While regional concerns have escalated with China’s recent naval air trial, US Navy sources say greater investment is required from China to make its first carrier combat operational and integrated within a larger functioning carrier strike group (CSG). Dave Baranek, former instructor at the US Navy Fighter Weapons School (TOPGUN), told DefenceReport that although China may have a “fantastic plane and a modern aircraft,” they also have “few people with carrier experience, so they will have to crawl, walk, run” when it comes to developing tactics, techniques and procedures (TTPs) for PLA Naval aviation. Aircraft maintenance while underway, Baranek said, is one of the crucial areas the PLA Navy must perfect to deploy carrier air wings. Successful carrier operations are performed by “thousands of well trained, well supervised enlisted men who have to be coordinated and adaptable.”

More importantly, the US Navy anonymous command source told DefenceReport that the successful deployment of air capability aboard China’s first carrier is already hampered by unique logistical challenges. “Logistical concerns of ship and aircraft fuel, munitions, food stores and spare parts will have to be addressed in order for the carrier to be combat operational. It should be noted that the Liaoning is not powered by a nuclear reactor, and therefore its operational range is constricted by its need for fuel, but also its other logistical needs are increased due to it having to carry its own fuel,” the source said.

J-15 today, J-31 tomorrow

The J-15 ‘Flying Shark’ is expected to be a central element to China’s naval air fleet. Roughly based on the Russian Su-33 design, little is known of the platform’s technical specifications. Experts say that PLA Navy’s carrier programme will most likely include the later deployment of the J-31, a revolutionary airframe that made its initial flight earlier in November.

The J-31, designated the ‘Falcon Eagle’, is China’s second low observable fighter in the production pipeline. Photo evidence of the the J-31, which is being developed by Shenyang Aircraft Corporation, reveals what appears to be reinforced landing gear, a possible indication of its intended naval aviation mission role. It is not clear how well the aircraft performs and much is speculative at the moment.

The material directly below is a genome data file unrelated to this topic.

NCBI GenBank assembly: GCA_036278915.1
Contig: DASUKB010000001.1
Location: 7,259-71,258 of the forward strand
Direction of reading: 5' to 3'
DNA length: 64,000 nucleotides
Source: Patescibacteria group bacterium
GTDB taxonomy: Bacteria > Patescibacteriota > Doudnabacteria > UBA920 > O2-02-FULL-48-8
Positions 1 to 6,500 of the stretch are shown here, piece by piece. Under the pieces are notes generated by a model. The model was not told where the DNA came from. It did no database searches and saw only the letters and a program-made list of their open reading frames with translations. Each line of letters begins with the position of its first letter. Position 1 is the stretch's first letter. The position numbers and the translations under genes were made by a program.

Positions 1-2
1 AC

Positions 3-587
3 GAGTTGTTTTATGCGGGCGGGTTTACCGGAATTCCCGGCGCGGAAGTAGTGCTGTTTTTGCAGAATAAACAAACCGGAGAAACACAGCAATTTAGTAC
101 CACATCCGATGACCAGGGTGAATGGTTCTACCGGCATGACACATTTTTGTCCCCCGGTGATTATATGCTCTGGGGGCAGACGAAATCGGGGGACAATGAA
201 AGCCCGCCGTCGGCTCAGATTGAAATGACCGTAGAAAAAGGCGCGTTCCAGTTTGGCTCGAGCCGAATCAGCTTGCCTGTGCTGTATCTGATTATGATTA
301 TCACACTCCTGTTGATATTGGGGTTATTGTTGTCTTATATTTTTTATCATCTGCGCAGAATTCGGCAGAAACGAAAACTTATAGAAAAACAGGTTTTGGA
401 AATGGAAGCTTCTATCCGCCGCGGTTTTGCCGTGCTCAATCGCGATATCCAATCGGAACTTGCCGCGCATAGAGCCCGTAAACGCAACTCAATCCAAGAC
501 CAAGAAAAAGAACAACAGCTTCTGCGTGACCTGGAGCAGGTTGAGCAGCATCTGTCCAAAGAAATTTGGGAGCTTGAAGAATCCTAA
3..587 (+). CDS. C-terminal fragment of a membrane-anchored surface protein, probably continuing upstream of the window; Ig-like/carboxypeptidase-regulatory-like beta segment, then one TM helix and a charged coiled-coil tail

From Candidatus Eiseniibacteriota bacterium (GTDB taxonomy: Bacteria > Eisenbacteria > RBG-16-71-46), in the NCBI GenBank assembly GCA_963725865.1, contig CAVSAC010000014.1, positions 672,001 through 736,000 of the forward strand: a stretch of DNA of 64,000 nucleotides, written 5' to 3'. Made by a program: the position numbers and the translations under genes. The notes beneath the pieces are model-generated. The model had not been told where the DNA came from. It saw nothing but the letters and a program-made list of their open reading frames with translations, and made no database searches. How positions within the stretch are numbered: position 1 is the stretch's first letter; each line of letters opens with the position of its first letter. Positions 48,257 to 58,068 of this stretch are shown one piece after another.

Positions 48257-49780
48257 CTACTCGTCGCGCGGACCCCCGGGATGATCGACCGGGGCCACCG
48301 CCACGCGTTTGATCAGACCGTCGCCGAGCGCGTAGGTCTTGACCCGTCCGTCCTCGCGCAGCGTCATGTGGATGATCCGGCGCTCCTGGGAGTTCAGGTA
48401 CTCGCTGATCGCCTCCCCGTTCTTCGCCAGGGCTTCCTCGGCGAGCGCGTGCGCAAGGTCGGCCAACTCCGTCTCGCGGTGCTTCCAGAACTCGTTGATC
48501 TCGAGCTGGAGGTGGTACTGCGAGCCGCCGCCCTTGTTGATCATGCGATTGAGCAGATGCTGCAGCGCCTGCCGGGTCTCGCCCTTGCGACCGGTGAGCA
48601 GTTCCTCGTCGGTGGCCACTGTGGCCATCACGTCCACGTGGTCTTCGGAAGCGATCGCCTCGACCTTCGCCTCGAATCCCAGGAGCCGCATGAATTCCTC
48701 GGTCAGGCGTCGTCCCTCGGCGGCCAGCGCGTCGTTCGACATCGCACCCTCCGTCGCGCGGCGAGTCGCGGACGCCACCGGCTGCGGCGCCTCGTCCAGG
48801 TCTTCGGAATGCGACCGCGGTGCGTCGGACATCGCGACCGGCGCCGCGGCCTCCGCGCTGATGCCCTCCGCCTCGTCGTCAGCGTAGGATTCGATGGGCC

Aerospace design expert Carlo Kopp told DefenceReport that features of the J-31 bear identifiable similarities to existing US and Russian military airframes. “Stealth shaping is largely borrowed off the F-22 with an inlet configuration borrowed off the F-35 and sizing is similar to an F/A-18, while the prototype is equipped with a Mig-29 powerplant.” Kopp, who has conducted advanced research in airborne and ground radar technology, says low observable design characteristics of the strike fighter are still largely unknown outside the highly classified Chinese aerospace arena.

In theory, if China intends to deploy the J-31 on its newest carrier, the airframe would be the first non-US stealth maritime strike fighter aircraft in the Asia Pacific region. According to Kopp, India is “currently committed to the navalised MiG-29 Fulcrum, and until a suitable small fighter becomes available which is newer than the Fulcrum, they are apt to be stuck with it due to the deck size of their carrier.”

China has defended its deployment of the Liaoning in line with a revised national security strategy. While US CENTCOM continues to observe China’s anti-access and area denial (A2/AD) strategy, President Obama’s administration has not delayed in exercising a policy and funding ‘pivot’ towards Asia Pacific. What remains is for the Chinese government to determine the exact size and shape of its future naval power projection – and whether it will confirm US fears of a counter ‘pivot’ towards an already volatile Middle East.

Feature photo / “J-15 STOBAR launch” – Chinese MoD

Inset photo / “Liaoning sea trials” – Chinese MoD

Stewart is the editor for DefenceReport. Stewart holds a MScEcon in Security Studies from Aberystwyth University and holds a BA in Political Science from Acadia University. His specialties include South Asian and Canadian defence issues. He has made frequent appearances on CTV National News, and other Canadian media outlets both radio and TV. Stewart can be contacted at: swebb@defencereport.com

About the Author

Stewart Webb

Stewart is the editor for DefenceReport. Stewart holds a MScEcon in Security Studies from Aberystwyth University and holds a BA in Political Science from Acadia University. His specialties include South Asian and Canadian defence issues. He has made frequent appearances on CTV National News, and other Canadian media outlets both radio and TV. Stewart can be contacted at: swebb@defencereport.com